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April 21, 2017 by John Bleasby
Ten years ago, Steve Fleckenstein was a young apprentice renovating a semi-detached house built in the late 1800s. It had all the associated structural issues of a late Victorian house: sagging floor beams on 18-inch centres and mortared stone foundation walls. These days, Steve has his own successful renovation contracting firm. Recently, his travels took him down the street of that earlier job. He remembered how he and his boss had quickly installed two steel beams laterally under the main floor joists to support the sagging beams and to add strength and support to all the work being done on the floors above.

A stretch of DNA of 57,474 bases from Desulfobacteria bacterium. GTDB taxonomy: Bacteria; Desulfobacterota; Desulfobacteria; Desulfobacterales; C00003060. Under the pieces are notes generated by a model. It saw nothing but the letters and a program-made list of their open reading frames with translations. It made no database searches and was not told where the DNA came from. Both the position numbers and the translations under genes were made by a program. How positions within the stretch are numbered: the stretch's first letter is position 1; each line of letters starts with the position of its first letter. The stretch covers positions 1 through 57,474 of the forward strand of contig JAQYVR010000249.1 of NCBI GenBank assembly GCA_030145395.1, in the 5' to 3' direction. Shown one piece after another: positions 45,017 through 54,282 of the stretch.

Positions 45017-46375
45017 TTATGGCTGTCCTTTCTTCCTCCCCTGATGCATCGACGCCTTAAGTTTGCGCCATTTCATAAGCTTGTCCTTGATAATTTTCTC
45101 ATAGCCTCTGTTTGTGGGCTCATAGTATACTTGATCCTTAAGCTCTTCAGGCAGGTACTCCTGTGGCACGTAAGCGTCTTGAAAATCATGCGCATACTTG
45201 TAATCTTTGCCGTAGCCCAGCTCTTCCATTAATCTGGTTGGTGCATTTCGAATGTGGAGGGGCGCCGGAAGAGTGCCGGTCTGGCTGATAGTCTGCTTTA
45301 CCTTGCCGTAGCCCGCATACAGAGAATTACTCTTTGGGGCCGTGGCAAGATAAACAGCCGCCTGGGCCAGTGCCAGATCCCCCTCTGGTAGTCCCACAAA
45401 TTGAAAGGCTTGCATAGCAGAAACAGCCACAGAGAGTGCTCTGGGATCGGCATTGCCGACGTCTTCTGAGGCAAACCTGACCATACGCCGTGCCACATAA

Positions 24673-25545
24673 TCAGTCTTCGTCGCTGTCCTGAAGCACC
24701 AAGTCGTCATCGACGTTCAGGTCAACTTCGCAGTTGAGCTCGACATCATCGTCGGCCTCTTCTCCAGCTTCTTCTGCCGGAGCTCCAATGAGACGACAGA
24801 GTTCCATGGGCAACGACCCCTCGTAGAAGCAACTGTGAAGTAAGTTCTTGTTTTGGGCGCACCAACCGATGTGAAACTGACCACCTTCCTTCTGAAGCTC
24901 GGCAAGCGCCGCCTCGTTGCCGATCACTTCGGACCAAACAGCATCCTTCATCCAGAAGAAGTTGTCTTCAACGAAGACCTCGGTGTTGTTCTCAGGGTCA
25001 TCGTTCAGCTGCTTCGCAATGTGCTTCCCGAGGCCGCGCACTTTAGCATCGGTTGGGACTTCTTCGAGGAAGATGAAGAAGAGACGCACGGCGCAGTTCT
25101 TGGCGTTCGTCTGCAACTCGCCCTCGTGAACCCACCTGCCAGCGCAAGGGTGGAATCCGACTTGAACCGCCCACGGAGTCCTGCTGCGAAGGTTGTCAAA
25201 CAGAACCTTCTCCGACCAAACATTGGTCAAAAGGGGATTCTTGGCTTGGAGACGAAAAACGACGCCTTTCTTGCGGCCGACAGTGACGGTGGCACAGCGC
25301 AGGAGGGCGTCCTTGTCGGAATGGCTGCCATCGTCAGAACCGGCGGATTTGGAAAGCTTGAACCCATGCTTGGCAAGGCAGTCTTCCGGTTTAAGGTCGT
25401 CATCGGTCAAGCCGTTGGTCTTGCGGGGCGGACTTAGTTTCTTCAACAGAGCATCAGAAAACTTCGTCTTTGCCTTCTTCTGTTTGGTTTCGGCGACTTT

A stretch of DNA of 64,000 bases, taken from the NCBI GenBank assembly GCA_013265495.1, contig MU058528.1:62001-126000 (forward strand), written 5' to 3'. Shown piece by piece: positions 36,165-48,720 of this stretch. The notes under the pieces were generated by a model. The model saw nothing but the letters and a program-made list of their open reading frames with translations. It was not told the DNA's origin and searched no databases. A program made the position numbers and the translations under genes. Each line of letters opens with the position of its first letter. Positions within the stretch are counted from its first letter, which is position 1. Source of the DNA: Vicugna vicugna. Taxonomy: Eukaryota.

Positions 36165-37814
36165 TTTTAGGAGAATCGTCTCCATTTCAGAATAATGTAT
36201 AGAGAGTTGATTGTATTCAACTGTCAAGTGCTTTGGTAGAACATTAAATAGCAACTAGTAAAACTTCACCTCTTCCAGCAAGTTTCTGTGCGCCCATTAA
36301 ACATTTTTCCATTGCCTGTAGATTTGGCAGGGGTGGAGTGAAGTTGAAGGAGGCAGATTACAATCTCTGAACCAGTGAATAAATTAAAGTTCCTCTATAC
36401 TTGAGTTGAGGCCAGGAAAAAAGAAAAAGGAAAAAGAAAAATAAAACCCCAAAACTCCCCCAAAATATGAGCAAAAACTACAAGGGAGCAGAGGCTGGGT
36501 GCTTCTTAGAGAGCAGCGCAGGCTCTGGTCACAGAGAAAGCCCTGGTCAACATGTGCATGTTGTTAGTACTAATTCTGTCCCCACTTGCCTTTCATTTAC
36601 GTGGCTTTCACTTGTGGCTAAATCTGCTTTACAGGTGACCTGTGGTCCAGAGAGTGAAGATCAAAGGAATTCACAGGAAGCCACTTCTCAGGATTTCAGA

“Quickly installed” was accurate. It took them a couple of hours. Problem was, the beam pockets were nothing more than gaps quickly chiselled out of the top of the stone foundation wall. No vertical posts were installed underneath them. And the stone wall was shaky, to say the least. To make matters worse, the beams were a few inches too short. They barely reached the edge of the walls they bore on. Steve’s boss told him just to slap lots of mortar into the pockets and not to worry about the under-length beams. “They’ll be fine, don’t worry.”
Now, as he drives down the street, Steve has noticed the other half of the semi is being renovated. He wonders how those steel beams are bearing up. And if the new work next door will create enough movement in the structure to… He doesn’t want to think about it.
What should Steve do?
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